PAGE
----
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Physics Postsecondary Professors

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Life As a Physics Professor

Career Description Teach courses pertaining to the laws of matter and energy. Includes both teachers primarily engaged in teaching and those who do a combination of teaching and research.

Life As a Physics Professor

  • Keep abreast of developments in the field by reading current literature, talking with colleagues, and participating in professional conferences.
  • Participate in student recruitment, registration, and placement activities.
  • Evaluate and grade students’ class work, laboratory work, assignments, and papers.
  • Conduct research in a particular field of knowledge and publish findings in professional journals, books, or electronic media.
  • Plan, evaluate, and revise curricula, course content, course materials, and methods of instruction.
  • Prepare and deliver lectures to undergraduate or graduate students on topics such as quantum mechanics, particle physics, and optics.

Things a Physics Professor Should Know How to Do

These are the skills Physics Postsecondary Professors say are the most useful in their careers:

Instructing: Teaching others how to do something.

Reading Comprehension: Understanding written sentences and paragraphs in work related documents.

Speaking: Talking to others to convey information effectively.

Science: Using scientific rules and methods to solve problems.

Active Listening: Giving full attention to what other people are saying, taking time to understand the points being made, asking questions as appropriate, and not interrupting at inappropriate times.

Other Physics Professor Job Titles

  • Physical Optics Teacher
  • Atomic Physics Teacher
  • Physics Professor
  • College Professor
  • Atomic Physics Professor

Job Opportunities for Physics Postsecondary Professors

In the United States, there were 17,600 jobs for Physics Postsecondary Professors in 2016.

New jobs are being produced at a rate of 10% which is lower than average. The Bureau of Labor Statistics predicts 1,800 new jobs for Physics Postsecondary Professors by 2026. The BLS estimates 1,600 yearly job openings in this field per year.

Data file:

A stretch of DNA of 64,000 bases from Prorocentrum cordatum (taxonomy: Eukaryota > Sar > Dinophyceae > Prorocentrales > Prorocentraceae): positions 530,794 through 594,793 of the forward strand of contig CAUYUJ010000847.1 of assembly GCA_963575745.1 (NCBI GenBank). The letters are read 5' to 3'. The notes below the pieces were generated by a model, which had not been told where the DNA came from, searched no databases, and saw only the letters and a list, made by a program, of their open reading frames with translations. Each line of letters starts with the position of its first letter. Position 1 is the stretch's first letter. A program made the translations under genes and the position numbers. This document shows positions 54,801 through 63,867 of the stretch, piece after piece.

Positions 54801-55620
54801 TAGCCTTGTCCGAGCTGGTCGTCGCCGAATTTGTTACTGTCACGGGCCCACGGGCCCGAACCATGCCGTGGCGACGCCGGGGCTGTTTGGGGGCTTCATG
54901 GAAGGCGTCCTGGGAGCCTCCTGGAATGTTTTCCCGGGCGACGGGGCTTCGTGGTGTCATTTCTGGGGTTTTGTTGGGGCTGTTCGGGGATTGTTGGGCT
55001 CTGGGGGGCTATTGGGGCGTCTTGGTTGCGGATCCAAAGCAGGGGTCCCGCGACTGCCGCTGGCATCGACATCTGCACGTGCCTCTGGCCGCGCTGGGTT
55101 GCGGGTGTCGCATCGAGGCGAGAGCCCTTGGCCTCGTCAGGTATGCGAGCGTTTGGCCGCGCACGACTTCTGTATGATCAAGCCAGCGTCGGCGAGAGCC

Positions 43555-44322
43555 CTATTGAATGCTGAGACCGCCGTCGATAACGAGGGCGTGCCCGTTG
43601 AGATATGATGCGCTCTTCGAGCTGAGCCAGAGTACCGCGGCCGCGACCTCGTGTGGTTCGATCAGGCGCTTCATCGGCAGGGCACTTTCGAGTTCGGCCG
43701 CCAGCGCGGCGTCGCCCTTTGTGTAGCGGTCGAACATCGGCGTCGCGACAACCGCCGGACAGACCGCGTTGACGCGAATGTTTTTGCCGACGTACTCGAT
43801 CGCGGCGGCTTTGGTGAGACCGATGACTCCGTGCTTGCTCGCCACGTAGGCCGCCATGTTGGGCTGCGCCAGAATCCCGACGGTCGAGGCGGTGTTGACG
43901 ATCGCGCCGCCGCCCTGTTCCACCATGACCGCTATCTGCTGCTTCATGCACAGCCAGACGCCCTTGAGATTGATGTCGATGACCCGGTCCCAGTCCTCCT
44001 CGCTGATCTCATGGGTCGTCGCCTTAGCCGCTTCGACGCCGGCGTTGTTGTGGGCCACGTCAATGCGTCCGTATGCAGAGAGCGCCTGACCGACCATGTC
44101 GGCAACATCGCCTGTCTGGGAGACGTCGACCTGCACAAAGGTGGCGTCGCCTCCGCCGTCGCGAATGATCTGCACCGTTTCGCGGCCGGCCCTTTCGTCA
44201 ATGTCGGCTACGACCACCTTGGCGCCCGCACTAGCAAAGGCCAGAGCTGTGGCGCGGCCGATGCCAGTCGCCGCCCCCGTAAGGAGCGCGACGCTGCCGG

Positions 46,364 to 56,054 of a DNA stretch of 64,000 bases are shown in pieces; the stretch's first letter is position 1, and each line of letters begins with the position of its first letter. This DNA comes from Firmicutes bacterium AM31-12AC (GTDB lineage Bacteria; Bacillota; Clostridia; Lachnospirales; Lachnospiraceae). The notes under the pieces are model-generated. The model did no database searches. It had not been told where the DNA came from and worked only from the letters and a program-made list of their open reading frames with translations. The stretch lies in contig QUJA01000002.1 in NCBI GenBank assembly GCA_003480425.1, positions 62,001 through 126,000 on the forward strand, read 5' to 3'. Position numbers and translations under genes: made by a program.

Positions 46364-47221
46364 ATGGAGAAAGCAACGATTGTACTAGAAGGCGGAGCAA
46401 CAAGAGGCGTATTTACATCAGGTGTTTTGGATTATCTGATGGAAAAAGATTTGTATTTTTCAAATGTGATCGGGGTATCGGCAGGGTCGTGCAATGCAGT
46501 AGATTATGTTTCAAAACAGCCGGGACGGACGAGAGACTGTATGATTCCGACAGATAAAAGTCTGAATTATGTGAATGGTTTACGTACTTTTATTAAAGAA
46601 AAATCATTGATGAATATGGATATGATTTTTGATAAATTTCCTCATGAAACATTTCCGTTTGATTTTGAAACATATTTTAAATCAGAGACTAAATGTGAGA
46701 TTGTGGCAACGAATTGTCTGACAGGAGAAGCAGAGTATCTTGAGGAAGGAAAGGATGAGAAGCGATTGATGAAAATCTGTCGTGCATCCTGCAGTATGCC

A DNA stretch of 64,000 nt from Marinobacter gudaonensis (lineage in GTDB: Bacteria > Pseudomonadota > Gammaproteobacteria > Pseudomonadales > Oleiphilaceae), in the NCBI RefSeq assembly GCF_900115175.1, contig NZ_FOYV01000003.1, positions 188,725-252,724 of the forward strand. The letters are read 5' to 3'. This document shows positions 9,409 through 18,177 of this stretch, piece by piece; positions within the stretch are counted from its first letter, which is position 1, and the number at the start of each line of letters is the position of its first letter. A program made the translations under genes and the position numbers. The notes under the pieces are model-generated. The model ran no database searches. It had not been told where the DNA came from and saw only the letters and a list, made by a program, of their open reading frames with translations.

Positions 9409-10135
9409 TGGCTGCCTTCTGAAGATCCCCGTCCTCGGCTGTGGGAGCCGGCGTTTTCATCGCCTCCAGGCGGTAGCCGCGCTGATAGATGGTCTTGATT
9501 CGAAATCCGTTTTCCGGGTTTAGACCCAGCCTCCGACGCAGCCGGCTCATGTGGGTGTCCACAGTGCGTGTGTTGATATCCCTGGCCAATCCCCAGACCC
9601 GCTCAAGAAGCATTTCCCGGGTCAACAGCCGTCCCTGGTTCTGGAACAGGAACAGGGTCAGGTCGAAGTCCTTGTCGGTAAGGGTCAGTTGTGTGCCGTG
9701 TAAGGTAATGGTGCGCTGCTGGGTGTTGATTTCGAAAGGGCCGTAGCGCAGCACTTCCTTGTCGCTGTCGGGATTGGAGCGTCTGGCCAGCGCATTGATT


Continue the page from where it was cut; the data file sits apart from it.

Forecasted Number of Jobs for Physics Postsecondary Professors in U.S.

The states with the most job growth for Physics Postsecondary Professors are New York, Texas, and Florida.

Watch out if you plan on working in Wyoming, Vermont, or South Dakota. These states have the worst job growth for this type of profession.

Do Physics Postsecondary Professors Make A Lot Of Money?

The average yearly salary of a Physics Professor ranges between $49,260 and $174,490. The median salary for this occupation is $90,800.

Salary Ranges for Physics Postsecondary Professors

How much do Physics Postsecondary Professors make in different U.S. states?

Annual Mean Salary by State
State Annual Mean Salary

California

$138,250

Maryland

$134,200

New York

$117,370

Ohio

$116,670

Massachusetts

$116,470

New Jersey

$113,400

Iowa

$111,510

Rhode Island

$109,370

New Hampshire

$108,970

Indiana

$107,260

Louisiana

$107,030

Arizona

$105,480

Texas

$103,980

District of Columbia

$100,940

Minnesota

$99,980

Florida

$99,090

Michigan

$98,870

Pennsylvania

$98,870

South Carolina

$96,840

Kansas

$95,460

North Dakota

$94,610

Utah

$93,800

Oregon

$92,300

Illinois

$92,130

Colorado

$91,120

Idaho

$91,050

Tennessee

$88,090

North Carolina

$87,410

Alabama

$85,990

Oklahoma

$85,930

Connecticut

$85,550

Georgia

$85,300

Arkansas

$84,540

Mississippi

$84,430

Maine

$84,400

Washington

$84,200

Wisconsin

$84,200

Virginia

$83,910

Missouri

$83,010

Nebraska

$80,240

Kentucky

$78,830

Nevada

$77,840

South Dakota

$77,260

West Virginia

$76,200

What Tools do Physics Postsecondary Professors Use?

Below is a list of the types of tools and technologies that Physics Postsecondary Professors may use on a daily basis:

  • Mathsoft Mathcad
  • Microsoft Word
  • Computer aided design CAD software
  • National Instruments LabVIEW
  • Google Docs
  • C
  • The MathWorks MATLAB
  • Microsoft Office
  • Microsoft Outlook
  • Practical extraction and reporting language Perl

How to Become a Physics Professor

What education or degrees do I need to become a Physics Professor?

Physics Professor Degree Level

What work experience do I need to become a Physics Professor?

Physics Professor Work Experience

Where do Physics Postsecondary Professors Work?

Physics Professor Sectors

References

Bureau of Labor Statistics

College Factual

O*NET Online

Image Credit: Via Wikimedia Commons

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